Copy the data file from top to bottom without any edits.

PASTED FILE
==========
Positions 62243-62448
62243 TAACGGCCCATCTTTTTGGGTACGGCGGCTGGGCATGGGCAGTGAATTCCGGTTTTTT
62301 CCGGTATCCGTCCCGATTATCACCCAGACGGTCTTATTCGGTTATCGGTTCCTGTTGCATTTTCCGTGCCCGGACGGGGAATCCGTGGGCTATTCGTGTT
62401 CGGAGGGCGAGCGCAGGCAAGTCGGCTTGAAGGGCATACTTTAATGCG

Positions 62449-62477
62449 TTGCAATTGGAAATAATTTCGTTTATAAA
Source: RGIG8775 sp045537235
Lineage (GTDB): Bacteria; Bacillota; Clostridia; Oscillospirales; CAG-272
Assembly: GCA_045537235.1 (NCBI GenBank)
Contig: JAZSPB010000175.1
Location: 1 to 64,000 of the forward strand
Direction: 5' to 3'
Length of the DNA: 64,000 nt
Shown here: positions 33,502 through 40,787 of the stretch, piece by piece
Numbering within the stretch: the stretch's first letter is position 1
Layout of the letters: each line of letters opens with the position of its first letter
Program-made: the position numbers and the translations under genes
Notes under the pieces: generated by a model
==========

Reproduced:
Positions 62243-62448
62243 TAACGGCCCATCTTTTTGGGTACGGCGGCTGGGCATGGGCAGTGAATTCCGGTTTTTT
62301 CCGGTATCCGTCCCGATTATCACCCAGACGGTCTTATTCGGTTATCGGTTCCTGTTGCATTTTCCGTGCCCGGACGGGGAATCCGTGGGCTATTCGTGTT
62401 CGGAGGGCGAGCGCAGGCAAGTCGGCTTGAAGGGCATACTTTAATGCG

Positions 62449-62477
62449 TTGCAATTGGAAATAATTTCGTTTATAAA
Source: RGIG8775 sp045537235
Lineage (GTDB): Bacteria; Bacillota; Clostridia; Oscillospirales; CAG-272
Assembly: GCA_045537235.1 (NCBI GenBank)
Contig: JAZSPB010000175.1
Location: 1 to 64,000 of the forward strand
Direction: 5' to 3'
Length of the DNA: 64,000 nt
Shown here: positions 33,502 through 40,787 of the stretch, piece by piece
Numbering within the stretch: the stretch's first letter is position 1
Layout of the letters: each line of letters opens with the position of its first letter
Program-made: the position numbers and the translations under genes
Notes under the pieces: generated by a model